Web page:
The above are just examples I quickly considered. A professional in the area would have better experiences to draw on than I. There are smarter people out there and people better placed than I, however I really feel that approach would fundamentally be the most effective method in serious conflict resolution.
Non-Mortal Affective Type Combat More Common
Armstrong goes on to state that the less lethal, affective combative behaviour is more common due to much of our time as humans involves dealing with other humans. We are very social animals and the 'group' makes up a large part of our lives. He states that it is only natural that much of human to human conflict revolves around 'Affective-Aggressive' combative behaviour.
This is probably why this continues to be the trend today. Indeed, affective combative behaviour is still very much the most likely type of combat engaged in by humans today. I have discussed this in posts in the past from my research into statistics in Australia, the UK and the US. All three countries have a significantly higher amount of assaults than robberies.
Different Combative Traits Affect Martial Systems too
...these two types of combative behavior determine intrinsic factors of all combative-systems (respective to their combative applications). That is, the affective and predatory combative behavior traits of man are inherent in the learned behaviors and performance traits of combative-systems...This is an interesting point Armstrong makes. Indeed, when looked at in this light, many systems of martial arts or self defence today, are focused primarily on just one of the two types of human combative behaviour. Which type of combative behaviour does your martial system focus on?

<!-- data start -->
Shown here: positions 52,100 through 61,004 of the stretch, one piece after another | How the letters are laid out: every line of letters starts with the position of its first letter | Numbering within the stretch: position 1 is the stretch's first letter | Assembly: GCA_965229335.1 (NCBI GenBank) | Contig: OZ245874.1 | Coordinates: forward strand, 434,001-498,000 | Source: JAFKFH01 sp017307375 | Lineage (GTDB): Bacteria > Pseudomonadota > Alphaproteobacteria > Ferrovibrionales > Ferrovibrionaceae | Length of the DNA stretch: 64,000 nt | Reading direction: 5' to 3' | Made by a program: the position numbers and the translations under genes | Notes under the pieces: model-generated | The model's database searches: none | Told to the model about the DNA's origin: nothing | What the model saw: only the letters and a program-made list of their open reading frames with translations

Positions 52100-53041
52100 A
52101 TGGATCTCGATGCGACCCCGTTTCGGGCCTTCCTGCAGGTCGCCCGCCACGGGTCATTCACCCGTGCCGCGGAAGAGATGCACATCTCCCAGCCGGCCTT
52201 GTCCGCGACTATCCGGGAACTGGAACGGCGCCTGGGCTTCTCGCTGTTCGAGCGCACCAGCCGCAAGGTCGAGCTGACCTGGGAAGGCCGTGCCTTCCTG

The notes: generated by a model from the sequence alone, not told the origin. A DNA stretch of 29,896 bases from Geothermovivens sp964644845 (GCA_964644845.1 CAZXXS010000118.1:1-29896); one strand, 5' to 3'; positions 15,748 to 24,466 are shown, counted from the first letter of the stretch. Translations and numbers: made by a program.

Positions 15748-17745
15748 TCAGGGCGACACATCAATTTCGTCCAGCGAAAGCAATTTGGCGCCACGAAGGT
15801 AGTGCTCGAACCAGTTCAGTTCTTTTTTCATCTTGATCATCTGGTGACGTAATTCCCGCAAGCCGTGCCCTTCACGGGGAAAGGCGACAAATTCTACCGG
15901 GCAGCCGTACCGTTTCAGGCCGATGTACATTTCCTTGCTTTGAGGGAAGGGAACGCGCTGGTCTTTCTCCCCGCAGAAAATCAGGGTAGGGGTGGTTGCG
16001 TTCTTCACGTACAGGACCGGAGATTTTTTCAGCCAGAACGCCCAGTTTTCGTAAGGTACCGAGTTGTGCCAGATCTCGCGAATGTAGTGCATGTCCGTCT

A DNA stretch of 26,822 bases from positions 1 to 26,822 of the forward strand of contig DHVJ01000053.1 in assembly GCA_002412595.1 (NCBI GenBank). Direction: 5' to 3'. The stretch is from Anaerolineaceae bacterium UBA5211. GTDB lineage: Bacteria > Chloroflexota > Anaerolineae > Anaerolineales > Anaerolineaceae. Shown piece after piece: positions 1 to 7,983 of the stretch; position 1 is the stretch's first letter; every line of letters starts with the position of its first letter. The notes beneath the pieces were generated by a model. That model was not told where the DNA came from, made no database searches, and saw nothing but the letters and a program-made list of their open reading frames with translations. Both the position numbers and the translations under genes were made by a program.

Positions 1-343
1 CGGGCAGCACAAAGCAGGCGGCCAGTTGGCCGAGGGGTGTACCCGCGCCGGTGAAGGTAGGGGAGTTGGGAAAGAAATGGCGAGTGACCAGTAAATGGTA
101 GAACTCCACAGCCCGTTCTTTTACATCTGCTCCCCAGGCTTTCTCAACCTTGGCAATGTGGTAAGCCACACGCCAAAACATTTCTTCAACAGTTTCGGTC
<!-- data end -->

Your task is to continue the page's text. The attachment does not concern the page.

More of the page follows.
It must also be stated, that many martial systems today are not even aware of these fundamental differences and teach one approach for all types of attack. As can be seen now, this is a flawed strategy.
Systems focusing on affective or Alpha Male combative behaviour are common. Of Predatory combative behaviour, only defence is taught in modern martial arts. How to defend against robbery, rape and kidnapping for example. Rarely will Predatory type attacks be taught.
Armstrong goes on in some detail about this being the main difference between 'martial arts' and what is taught in combat arms units in the military today. The military get taught and practise Predatory-aggressive behaviour along with all of the tactics that go along with these essential military skills, such as how to actively seek out and kill other human beings.
'The Two Faces of Combatives' changed the way I look at human to human combat. I hope you got something out of this post. For more information on this matter I thoroughly recommend going over to the Hoplology site and checking out the various articles and other resources there.
Image by Philipp Klinger